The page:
Legalisation Would Increase Abortions in Public Hospitals

NEWS - 1  August, 2018

LEGALISATION WOULD INCREASE ABORTIONS IN PUBLIC HOSPITALS

 

The claim by Health Minister Stephen Miles at parliamentary estimates hearings yesterday that legalising abortion was unlikely to increase the number of terminations in Queensland’s public hospitals is misleading, according to Cherish Life Queensland.

This is because the assurance by Dr Miles was limited to ‘in the short term’,” Ms Teeshan Johnson, Cherish Life executive director said.

The truth is that decriminalisation would corrupt the culture of the Queensland public hospital system over time.

At the Queensland Parliament Health Committee hearings into the first Pyne abortion Bill in 2016, former director of maternal and foetal medicine at the Royal Brisbane and Women’s Hospital, Dr Carol Portmann, who indicated she performs abortions up to 20 weeks as part of her private gynaecology practice, gave evidence that in the event of decriminalisation, the proportion of terminations done in public hospitals would be likely to increase within a decade from the current 2% to ‘20 to 25%’.

Dr Portmann also said that decriminalisation would change the ‘health culture’ within public hospitals to a culture in which abortion was just ‘part of routine medical care’.

Ms Johnson also said that the lack of a true conscientious objection clause for medical professionals in the Labor Government’s Bill, if enacted, no doubt would cause some medical professionals to exit the profession, as well as deter new entrants.

Because the new law would compel doctors to be complicit by referring for abortion, even if they considered it not to be in the best interests of their patients, we could face a health crisis with an undersupply of doctors,” she said.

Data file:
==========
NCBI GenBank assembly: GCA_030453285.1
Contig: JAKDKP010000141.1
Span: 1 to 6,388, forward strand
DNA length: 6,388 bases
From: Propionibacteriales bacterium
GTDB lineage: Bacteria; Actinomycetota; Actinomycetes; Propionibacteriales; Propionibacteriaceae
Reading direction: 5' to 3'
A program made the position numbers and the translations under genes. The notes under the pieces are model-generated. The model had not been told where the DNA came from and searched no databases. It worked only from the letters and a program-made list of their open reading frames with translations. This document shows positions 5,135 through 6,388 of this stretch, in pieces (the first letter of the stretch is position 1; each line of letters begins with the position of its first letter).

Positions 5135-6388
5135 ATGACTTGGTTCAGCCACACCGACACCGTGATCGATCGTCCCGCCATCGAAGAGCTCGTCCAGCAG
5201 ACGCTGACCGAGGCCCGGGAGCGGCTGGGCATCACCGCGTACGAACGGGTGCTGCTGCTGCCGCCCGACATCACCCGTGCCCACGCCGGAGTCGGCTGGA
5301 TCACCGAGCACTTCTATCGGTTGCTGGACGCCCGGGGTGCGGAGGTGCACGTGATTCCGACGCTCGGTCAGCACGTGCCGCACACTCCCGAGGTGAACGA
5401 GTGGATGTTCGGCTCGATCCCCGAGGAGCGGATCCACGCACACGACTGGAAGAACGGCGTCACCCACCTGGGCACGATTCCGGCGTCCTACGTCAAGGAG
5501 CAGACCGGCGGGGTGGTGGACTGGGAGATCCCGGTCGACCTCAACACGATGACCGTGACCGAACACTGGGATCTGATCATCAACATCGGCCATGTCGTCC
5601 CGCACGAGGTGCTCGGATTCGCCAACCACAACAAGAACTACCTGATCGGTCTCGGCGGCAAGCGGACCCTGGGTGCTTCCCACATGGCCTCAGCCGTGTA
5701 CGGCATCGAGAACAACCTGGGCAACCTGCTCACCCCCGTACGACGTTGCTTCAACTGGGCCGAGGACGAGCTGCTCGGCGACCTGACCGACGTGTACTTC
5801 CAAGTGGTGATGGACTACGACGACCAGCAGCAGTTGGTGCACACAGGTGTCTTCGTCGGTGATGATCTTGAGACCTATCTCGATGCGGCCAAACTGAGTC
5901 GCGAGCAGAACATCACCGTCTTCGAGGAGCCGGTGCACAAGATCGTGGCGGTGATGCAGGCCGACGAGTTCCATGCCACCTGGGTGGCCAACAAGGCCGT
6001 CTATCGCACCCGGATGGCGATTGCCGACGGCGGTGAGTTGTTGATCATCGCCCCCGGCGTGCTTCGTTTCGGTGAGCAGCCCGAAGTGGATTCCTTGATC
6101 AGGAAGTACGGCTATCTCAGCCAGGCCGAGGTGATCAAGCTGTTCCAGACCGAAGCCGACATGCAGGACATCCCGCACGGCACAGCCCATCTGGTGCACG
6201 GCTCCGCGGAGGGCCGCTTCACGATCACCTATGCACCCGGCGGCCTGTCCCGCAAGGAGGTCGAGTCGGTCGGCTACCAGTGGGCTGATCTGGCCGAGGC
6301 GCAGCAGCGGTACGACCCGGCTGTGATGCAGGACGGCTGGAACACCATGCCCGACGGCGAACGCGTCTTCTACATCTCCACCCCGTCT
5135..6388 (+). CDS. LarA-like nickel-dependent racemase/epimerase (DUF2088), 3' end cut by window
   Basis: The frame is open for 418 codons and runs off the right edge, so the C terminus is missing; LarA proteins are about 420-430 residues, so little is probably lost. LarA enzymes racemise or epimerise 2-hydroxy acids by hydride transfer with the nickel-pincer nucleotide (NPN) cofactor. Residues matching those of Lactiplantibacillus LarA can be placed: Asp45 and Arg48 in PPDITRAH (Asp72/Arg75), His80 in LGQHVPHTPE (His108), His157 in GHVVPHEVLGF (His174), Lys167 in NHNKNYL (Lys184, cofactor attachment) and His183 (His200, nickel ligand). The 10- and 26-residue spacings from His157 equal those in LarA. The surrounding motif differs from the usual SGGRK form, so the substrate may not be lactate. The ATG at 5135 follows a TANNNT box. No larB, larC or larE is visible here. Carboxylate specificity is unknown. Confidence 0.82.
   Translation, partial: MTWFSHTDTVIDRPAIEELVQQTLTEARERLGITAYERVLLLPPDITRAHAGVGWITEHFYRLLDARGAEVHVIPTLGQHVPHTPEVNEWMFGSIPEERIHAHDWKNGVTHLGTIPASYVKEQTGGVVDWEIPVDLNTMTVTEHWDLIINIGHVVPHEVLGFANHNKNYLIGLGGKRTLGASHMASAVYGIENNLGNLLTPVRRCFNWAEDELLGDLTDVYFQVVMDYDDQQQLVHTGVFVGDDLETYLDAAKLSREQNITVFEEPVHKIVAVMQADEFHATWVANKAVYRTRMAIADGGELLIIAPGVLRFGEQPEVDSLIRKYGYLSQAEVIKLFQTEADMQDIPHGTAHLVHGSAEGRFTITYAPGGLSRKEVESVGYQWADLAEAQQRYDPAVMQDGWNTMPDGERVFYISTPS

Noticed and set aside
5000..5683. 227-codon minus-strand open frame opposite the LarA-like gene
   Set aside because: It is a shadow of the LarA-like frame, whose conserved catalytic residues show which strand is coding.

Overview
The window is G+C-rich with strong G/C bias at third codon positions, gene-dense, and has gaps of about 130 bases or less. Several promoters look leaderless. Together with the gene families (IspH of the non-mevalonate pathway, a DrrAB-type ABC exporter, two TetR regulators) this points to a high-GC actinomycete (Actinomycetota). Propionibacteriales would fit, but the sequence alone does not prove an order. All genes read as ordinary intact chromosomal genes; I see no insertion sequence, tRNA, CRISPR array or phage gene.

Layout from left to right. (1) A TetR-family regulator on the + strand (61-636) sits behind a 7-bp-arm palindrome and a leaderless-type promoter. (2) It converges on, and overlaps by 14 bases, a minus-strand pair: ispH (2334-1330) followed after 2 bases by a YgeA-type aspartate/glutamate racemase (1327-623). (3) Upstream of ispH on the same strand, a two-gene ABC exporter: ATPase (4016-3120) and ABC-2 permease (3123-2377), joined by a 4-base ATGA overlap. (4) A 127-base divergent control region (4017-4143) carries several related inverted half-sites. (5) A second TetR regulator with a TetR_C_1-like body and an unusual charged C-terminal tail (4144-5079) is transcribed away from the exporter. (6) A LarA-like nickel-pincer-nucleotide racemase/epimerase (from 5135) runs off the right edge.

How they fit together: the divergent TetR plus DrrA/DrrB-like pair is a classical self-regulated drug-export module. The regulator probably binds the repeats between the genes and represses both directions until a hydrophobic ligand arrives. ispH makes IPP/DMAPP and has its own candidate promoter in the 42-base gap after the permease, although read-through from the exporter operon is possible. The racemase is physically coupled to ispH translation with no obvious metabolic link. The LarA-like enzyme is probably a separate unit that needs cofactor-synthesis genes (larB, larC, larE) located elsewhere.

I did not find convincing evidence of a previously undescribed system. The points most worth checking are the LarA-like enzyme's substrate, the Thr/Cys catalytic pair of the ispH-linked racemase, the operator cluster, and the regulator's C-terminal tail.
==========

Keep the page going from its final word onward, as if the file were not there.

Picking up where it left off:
In decriminalising abortion at all costs, the Queensland Labor Government could irreparably damage our public hospitals and regional health services.

It is obvious that the number of terminations in public hospitals would increase significantly over time, as one of the reasons advocates give for decriminalisation is to reduce the out-of-pocket costs to women and to make abortion ‘free’.

If abortion on demand is legalised, taxpayer-funded public hospitals will have to offer this elective ‘health care’ procedure free, for social reasons such as economic disadvantage, relationship break-up or even sex selection.

Inevitably, the overall number of abortions would increase as a result of this free service, and due to the fact that whenever something is legalised, the incidence of it always rises, as the law plays a role in educating the community regarding moral values.”

Teeshan Johnson
Executive Director, Cherish Life Queensland

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Alan Baker
Vice-President, Cherish Life Queensland

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